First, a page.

Choosing to live in a big city — and being truly happy there — might have more to do with your personality than anything else, according to a new study.

The study, led by a group of international researchers and published in the journal Proceedings of the National Academy of Sciences, found that a person’s life satisfaction was linked to how well their personality fitted into the place they live. The researchers used data from the BBC's Big Personality Test — collected from over 590,000 people between 2009 and 2011 — and analyzed 56,000 people from London to see how personality and life satisfaction were linked, and how levels of happiness changed across various postal codes. In other words, they wanted to study how different personalities thrived, or didn’t thrive, in various places.

“It’s very common for people to talk about where is the best place to live, but most research has tended to look at factors such as income and low crime rates, and only on a very broad geographical scale, failing to consider individual differences in personality,” Dr. Markus Jokela of the University of Helsinki, Finland, said in the press release. “As a result, studies imply that all people would be equally happy in the same places. It’s a one-size-fits-all conclusion that, as we show, is misleading because one’s level of happiness is dependent on whether their environment is suited to their personality.”

The researchers found that people living mainly in central and urban areas were the most open and extroverted, and people outside of those areas, in the outer regions of London, were less likely to be extroverted. They also found that personalities leaning toward being less “agreeable” were found in western central London — an area also known for the highest crime rate, busiest pedestrian traffic, and very high housing prices. But the question of whether people living in the center of a busy city inherently have more pushy and disagreeable personalities — or if living in the city makes them so — is still up in the air.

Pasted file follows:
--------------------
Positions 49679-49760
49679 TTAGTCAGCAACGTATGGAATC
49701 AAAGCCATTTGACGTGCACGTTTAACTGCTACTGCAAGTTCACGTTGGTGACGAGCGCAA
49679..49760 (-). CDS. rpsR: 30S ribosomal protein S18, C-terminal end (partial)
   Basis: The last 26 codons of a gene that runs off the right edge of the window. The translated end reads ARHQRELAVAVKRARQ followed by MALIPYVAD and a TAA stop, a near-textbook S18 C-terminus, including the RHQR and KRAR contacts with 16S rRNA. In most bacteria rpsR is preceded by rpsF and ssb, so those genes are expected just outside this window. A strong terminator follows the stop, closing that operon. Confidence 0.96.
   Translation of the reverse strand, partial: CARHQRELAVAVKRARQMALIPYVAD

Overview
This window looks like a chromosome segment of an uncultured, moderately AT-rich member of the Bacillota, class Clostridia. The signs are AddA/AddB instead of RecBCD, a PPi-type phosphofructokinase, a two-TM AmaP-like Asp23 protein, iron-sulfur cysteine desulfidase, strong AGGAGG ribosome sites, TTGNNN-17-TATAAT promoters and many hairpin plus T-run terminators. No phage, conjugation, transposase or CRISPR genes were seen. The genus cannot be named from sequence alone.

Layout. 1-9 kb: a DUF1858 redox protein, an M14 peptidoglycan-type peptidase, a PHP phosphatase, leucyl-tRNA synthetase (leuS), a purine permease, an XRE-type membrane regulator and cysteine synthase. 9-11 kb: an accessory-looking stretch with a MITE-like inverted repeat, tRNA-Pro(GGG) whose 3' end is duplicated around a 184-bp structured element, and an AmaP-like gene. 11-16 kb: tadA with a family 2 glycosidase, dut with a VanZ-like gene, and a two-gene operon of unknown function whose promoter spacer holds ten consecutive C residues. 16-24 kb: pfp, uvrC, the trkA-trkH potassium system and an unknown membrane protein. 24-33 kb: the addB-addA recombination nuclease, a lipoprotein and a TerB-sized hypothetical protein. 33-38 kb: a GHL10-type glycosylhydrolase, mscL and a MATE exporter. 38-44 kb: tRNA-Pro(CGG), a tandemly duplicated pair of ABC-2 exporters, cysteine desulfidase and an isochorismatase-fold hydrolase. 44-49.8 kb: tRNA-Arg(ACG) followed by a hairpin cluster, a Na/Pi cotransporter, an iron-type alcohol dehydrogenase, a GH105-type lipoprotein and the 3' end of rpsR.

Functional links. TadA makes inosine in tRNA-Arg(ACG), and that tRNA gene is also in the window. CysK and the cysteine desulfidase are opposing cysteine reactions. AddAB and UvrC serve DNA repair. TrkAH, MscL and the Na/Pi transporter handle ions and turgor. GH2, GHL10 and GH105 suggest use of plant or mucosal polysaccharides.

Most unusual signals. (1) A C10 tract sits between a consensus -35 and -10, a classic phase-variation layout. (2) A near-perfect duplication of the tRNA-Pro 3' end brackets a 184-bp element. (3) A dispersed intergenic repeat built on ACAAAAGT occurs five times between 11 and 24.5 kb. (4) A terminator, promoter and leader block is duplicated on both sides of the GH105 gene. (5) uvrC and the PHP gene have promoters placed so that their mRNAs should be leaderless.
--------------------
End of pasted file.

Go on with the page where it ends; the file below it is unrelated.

Personalities in London
The graph above depicts the areas where certain personalities were more clustered together. Dr. Markus Jokela, University of Helsinki, Finland

Personality plays a big role in life decisions, from deciding what sort of career you want to go into, to of course, where you'll be most happy living. Perhaps some day if researchers are able to better understand the link between personality, life satisfaction, and cityscape, you could choose the best place for you based entirely on science.

“Together, these findings not only add to our understanding of the ways in which features of our personalities relate to our physical environments, but they also provide potentially useful information for choosing a place to live,” Dr. Jason Rentfrow of the University of Cambridge said in the press release. “Granted, most people don’t have the luxury of complete control over where they live, but given their budgets, people can decide whether it’s more important to live in the center of town, where daily life is vibrant and accommodation is small, or further out where daily life is slower but space is more plentiful. Making the decision that fits with your personality could have an effect on your overall life satisfaction.”

Source: Jokela M, Bleidorn W, Lamb M, Gosling S, Rentfrow P. Geographically varying associations between personality and life satisfaction in the London metropolitan area. PNAS. 2014.